Make hay while the sun shines as the sizzle is set to fizzle

By Dan Buckley

The current sizzler is likely to fizzle out towards the end of the week, according to Met Éireann.

While the glorious weather over the past four days brought crowds to beaches, parks, and lakes in many parts of the country, we may not be so lucky next weekend.

Parts of Ireland were hotter than the Canary Islands on Sunday, with temperatures soaring to 27C in the Midlands, while Tenerife could only manage 24C.

It wasn’t sunnyside-up everywhere, though, with Connacht and west Ulster seeing temperatures no higher than 16C.

Weekday workers in most parts of the country may still be able to snatch some sunshine during breaks until Thursday but, come next weekend, temperatures are likely to plunge to12C-15C.

In the meantime, though, we may just about manage a heatwave, in some parts of the country if temperatures stay above 25C.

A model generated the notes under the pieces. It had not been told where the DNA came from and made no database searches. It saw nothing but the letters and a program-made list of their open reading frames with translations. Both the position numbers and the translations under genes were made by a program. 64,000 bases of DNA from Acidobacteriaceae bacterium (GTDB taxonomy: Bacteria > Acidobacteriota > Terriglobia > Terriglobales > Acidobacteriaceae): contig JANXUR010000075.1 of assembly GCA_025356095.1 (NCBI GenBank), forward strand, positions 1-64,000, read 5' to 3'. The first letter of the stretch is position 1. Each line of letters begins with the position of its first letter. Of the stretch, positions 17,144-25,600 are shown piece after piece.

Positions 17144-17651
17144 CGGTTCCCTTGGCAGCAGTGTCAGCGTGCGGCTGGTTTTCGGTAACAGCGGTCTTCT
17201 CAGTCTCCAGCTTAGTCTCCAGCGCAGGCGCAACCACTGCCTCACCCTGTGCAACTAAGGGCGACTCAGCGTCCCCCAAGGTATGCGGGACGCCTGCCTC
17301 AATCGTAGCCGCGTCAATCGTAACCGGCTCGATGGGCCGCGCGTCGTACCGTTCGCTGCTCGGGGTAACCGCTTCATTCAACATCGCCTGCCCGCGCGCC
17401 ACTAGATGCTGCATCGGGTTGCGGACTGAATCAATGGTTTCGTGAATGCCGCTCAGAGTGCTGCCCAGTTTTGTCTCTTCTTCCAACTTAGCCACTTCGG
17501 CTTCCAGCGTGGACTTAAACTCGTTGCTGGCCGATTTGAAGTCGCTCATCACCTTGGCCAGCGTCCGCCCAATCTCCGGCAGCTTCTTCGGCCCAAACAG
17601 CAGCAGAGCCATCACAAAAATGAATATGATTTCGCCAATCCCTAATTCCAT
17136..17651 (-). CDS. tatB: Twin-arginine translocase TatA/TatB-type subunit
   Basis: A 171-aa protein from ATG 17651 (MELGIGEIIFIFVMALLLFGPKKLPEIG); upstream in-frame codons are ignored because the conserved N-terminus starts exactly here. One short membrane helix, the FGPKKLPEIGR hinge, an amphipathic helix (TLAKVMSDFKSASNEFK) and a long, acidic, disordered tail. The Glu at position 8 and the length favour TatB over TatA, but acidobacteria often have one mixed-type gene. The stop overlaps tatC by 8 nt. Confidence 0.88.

“You would have to have five consecutive days of sustained heat for a heatwave to occur,” said Met Éireann forecaster Liz Gavin.

“Tuesday will be mainly dry with sunny spells but there is the chance of a few isolated showers, mainly in the south-west and west. Temperatures along the East coast will be cooler with onshore easterly breezes but, elsewhere it will be another warm day, up to 26C.”

Even when the sun goes down, it will still stay balmy for a day or two.

“For the south of the country, it is going to remain warm overnight, with temperatures not lower than 10 to 15C,” said Ms Gavin.

That’s the good news. The not-so-good news is that, after mid-week, it will be back to slacks and sweaters.

“Temperatures will start to go down towards the mid teens as we go into Thursday and Friday, with patchy rain, drizzle and showers towards the weekend,” said Ms Gavin added.

According to the Met Éireann forecast, tomorrow will be another warm day and Thursday mostly dry but things will begin to cool down on Friday while Saturday will see rain spreading eastwards. The only consolation? That ice-cream will take longer to melt.

This article first appeared in the Irish Examiner website.

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